Understanding the career paths and travel biographies of elites

  "My PhD thesis seeks to analyse the making of mobilities in Washington D.C. as well as elite reproduction through participation in study-internship programmes in Washington D.C. (so called Washington Semester Programmes). I will focus on highly qualified individuals who seek careers in the NGO-sector (NGO = Non Governmental Organisation). These young elites seek to acquire transnational or cosmopolitan capital, as this might offer “a competitive edge in globalising social arenas” (Munk 2009; Weenink 2008; Nylander and Ahn 2013 cited in Weenink, 2014, p. 112). This analysis of young elites, trained in the global city Washington D.C., will offer new perspectives on travel biographies, career development and competition for jobs and influence in the NGO-sector.
In the mobilities paradigm, which I use as one of my main theoretical assumptions, places are not seen as fixed objects, they are perceived as mobile and also as deeply connected to human performances. Places do not stand still but change and are constantly transformed through this array of movements. Furthermore, human and non-human agents (such as images, stories, objects such as souvenirs) make a place mobile (Urry, 2007, p. 269). Thus, Washington D.C. will be analysed as a mobile space. The reciprocal relation between the image of Washington D.C. (as a hub of power, internationality and liberalism) and incoming students looking for transnational and cosmopolitan capital will be analysed. A closer look will be taken at the movements of these young individuals; before, while and after participation in the Washington Semester Programmes. What images of Washington D.C. do these young elites reproduce and transport with them? Does a city like Washington D.C. still need to brand its identity and if so how is this place branding done?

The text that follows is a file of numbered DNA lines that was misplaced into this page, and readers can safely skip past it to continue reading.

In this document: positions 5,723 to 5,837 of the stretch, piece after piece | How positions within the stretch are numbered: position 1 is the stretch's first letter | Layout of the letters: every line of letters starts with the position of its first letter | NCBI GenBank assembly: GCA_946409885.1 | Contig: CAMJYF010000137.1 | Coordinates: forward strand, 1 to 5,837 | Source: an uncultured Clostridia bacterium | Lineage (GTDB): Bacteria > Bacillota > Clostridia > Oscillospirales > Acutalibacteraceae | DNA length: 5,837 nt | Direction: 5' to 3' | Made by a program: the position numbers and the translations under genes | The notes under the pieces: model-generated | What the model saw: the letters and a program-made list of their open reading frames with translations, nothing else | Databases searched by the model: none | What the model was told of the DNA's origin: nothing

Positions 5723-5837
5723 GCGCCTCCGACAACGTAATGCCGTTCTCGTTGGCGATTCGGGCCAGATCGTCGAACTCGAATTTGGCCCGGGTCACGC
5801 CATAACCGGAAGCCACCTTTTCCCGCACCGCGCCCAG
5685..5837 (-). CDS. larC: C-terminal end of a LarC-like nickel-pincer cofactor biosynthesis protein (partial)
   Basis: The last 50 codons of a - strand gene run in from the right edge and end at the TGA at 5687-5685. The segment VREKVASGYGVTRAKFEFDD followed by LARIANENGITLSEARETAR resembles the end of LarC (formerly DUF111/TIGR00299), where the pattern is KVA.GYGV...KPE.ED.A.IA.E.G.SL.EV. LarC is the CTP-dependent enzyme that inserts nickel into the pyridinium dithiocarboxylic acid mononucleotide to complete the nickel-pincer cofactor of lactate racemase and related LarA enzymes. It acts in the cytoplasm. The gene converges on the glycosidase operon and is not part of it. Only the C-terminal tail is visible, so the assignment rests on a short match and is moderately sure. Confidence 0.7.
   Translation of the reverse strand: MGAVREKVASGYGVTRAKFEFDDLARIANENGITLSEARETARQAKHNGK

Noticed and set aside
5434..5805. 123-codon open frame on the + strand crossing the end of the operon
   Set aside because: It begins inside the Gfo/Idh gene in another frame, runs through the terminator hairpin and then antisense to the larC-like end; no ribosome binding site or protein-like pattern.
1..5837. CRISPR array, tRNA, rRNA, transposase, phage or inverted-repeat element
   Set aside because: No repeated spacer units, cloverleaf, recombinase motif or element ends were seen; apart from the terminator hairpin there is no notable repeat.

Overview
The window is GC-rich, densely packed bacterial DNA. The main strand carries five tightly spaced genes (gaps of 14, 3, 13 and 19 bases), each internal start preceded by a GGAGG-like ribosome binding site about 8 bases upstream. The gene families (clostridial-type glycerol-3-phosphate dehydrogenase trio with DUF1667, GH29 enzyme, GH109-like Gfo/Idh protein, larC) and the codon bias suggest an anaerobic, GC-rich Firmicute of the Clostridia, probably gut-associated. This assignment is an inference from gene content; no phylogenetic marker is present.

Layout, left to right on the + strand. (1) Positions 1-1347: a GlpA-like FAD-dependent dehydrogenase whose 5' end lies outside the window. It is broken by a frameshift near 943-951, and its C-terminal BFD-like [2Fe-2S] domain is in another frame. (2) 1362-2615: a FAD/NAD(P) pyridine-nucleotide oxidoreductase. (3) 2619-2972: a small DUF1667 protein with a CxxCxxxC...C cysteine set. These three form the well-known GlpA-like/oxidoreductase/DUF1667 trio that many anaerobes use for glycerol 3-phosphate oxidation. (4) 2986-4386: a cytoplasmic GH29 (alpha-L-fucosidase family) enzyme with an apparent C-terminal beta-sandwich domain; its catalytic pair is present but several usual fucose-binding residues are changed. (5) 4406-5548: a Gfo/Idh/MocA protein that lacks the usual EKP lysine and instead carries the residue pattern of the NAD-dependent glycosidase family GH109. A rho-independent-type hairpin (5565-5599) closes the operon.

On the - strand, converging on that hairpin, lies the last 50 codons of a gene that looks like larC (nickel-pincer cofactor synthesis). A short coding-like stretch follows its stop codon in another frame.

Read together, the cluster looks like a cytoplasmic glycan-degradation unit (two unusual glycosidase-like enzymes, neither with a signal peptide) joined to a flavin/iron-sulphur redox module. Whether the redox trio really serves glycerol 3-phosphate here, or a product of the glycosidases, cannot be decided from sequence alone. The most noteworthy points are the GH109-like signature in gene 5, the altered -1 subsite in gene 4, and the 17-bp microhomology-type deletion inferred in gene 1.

With the help of in-depth interviews, the gathered data will be utilized to analyse whether participation in these Washington D.C. based semester programmes might accelerate the careers of young individuals who want to work in the NGO-sector. Focusing on these travel biographies will help elucidating what agendas and images define the lives of these young elites. How do they shape their own careers and the social spaces in which they act? And more importantly: which actors are interested in the reproduction of elites in the NGO-sector? How are they reproduced? And who else benefits from the reproduction of elites in the NGO-sector?

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  • Dates:

    2016 to date

  • Qualification:

    Doctorate (PhD)

Project Team